Welcome to It Happened One Weekend, our weekly roundup of the New York Times real estate section...
1) Rich people. What are they spending millions of dollars on? What are they complaining about? This is What's Up With Rich People?
Along with the baked enigma that is the cronut, bike-sharing is the topic of conversation among rich people in New York. CitiBike was recently launched to much fanfare and outrage, and it seems Related Companies has hopped on the trend and started offering bikes as an amenity in ten of its luxury rentals in Manhattan. A resident of Related's Tribeca Tower, Ms. Penelope Crabtree (a name ripped from the pages of Harry Potter), already owns a bike but claims that the program is great for guests who enjoy cycling. Ernie and Inge Popke (more great names!) of The Westport are likewise impressed. ['The Two-Wheeled Amenity'; photo by Scoboco]
2) Every "The Hunt" column begins with the hunters describing the apartment they want, and ends with them rationalizing whatever they came away with. This is The Hunt: Dreams vs. Reality
The Hunters: a couple and their two cats, looking to rent "in a neighborhood, versus a high-rise complex," with reasonable parking.
Dream: around $2,800/month
Reality: Boerum Hill
Dream: space, parking,
Reality: two bedrooms, downstairs storage, street parking
So the hunters, Rebecca Rumph and Andy Pocock (funny names in the Real Estate section are killing it this week), were looking to move out of their one-bedroom in the gargantuan West End Towers in favor of a more spacious apartment with a "neighborhood-feel" and convenient parking. They began searching in the wilds of Brooklyn and quickly became disheartened by a broker who demanded a veritable pound of flesh for a fee, weird smells in hallways, and sterile, lifeless buildings, before finally catching wind of the perfect one-bedroom in a row house in Boerum Hill for $2,500 a month. Definitely a success.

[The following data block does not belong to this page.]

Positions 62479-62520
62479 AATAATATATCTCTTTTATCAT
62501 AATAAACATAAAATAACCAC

[The Hunt/'A Home for Us, a Street for the Car']
3) Every once in a while, stories about young people and real estate inspire a weird mixture of pity and irritation. Kids these days...
The main crux of this week's story is that young people are pretty much incapable of making an informed commitment to a lease, let along a relationship with another human being. The kids are Mike Byhoff, who was working for Gawker at the time and began dating his intern, Cassandra Seale. The two co-signed a lease on an apartment on the Lower East Side and lived together for a while, before Byhoff allegedly announced, "I'm no longer attracted to you." What happened next is a nightmare out of a bad sitcom, as Seale and Byhoff decided to power through this bizarre living arrangement, navigating a tension-filled apartment and even continuing to sleep in the same bed for an entire month. The article is filled with other similar tales that will leave you shaking your head in disbelief. ['All Over but the Lease']